Stop me if this feels familiar: You matched with a bunch of people on Tinder/Bumble/Hinge/The League/your app of choice these days, and the sheer number of conversations you're juggling right now is more emotionally draining than your last therapy session. You're pretty sure you're talking to too many people at once. I mean, how many Tinder matches is too many? When are you going overboard?
I'm pretty sure I'm guilty of matching with too many people. Here's my typical cycle: I get caught up in the fun of swiping left and right — give me a glass of Pinot Grigio and an iPhone, and I'm swipe-happy for a solid hour. But then I get too overwhelmed to initiate conversations with everyone (I usually send the first message regardless of whether I'm on Bumble or not, because life is too short to waste passively waiting around for a guy to say "sup"). And by the time I get messages back, I'm bored. The next day, I have tons of people to respond to, but it's tough to work up the energy to send a dozen or more responses. So I don't.
In other words, I can spend hours on dating apps and have zero dates to show for it.
I'm frustrated by my own methods, and worse, I know that they're rude. I'm wasting my matches' time. It's not cool.
So I reached out to Meredith Golden, a dating expert who swipes around on dating apps for a living (she's the founder of matchmaking company SpoonmeetSpoon). I asked her to give it to me straight — how many matches should I have at once?
Aim To Have 10 Conversations At Once
"It’s not as much about the number of matches as it is about number of the conversations," Golden says.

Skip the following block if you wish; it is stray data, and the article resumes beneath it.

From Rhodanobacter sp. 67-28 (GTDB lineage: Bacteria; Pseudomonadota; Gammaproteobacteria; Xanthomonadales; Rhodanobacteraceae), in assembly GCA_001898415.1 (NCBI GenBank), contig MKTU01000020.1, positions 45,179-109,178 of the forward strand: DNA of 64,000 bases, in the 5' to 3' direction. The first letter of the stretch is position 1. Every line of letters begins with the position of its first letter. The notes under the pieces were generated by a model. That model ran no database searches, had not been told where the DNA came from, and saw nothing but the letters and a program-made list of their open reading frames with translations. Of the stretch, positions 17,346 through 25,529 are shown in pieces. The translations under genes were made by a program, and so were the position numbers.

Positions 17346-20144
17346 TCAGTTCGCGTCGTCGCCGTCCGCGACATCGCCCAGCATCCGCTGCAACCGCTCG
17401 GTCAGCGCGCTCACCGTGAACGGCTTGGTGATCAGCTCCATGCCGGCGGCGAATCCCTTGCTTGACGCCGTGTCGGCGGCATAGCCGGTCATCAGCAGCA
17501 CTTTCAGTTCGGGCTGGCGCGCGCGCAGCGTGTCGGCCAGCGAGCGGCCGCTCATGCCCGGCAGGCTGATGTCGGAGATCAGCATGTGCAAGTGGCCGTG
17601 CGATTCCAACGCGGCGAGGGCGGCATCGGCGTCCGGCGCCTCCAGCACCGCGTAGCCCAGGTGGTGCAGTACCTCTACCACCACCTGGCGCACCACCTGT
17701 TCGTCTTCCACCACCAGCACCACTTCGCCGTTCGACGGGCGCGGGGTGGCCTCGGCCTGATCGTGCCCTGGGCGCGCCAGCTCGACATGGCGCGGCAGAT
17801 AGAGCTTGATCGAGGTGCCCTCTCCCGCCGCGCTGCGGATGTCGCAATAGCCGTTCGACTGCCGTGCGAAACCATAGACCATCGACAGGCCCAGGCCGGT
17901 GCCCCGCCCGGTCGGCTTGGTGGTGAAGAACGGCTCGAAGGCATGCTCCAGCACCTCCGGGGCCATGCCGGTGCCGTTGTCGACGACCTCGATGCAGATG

Her recommendation: Carry 10 conversations at a time.
If you've written an awesome bio, chosen on-point photos, and are sending fiery, funny, creative opening lines to every match, you could theoretically get 10 conversations from sending just 10 messages. But hey, no one's batting average is perfect, and if you need to send 100 messages to drum up 10 conversations, that's NBD.
Your match-to-conversation ratio also depends on which app you're using. Golden has tried pretty much every one under the sun, but recommends Hinge as the app most likely to spark a connection. She says you might get fewer conversations up front, but the quality of conversations is way higher, since users have to like or comment on specific photos or answers, rather than swiping on an entire profile.
Once you hit 10 conversations, stop swiping, and focus on chatting with your matches. After all, that's why you're on a dating app in the first place, right? Some of those 10 convos might naturally fizzle out over the next few hours or days, but hopefully, you'll produce at least one sparkling chat that leads to a date.
If you're finding that it's still too much to juggle 10 people at once, try scaling back to eight, or five, or three.
If you're dreading talking to any number of people at all, consider the fact that you might be a little burned out on the dating game. Consider deleting your apps for awhile and re-downloading them when once you're actually excited about dating again.
And when you're ready to date again, you know — take it slow. There's no need to swipe through the entire city when you can focus on just 10 conversations.
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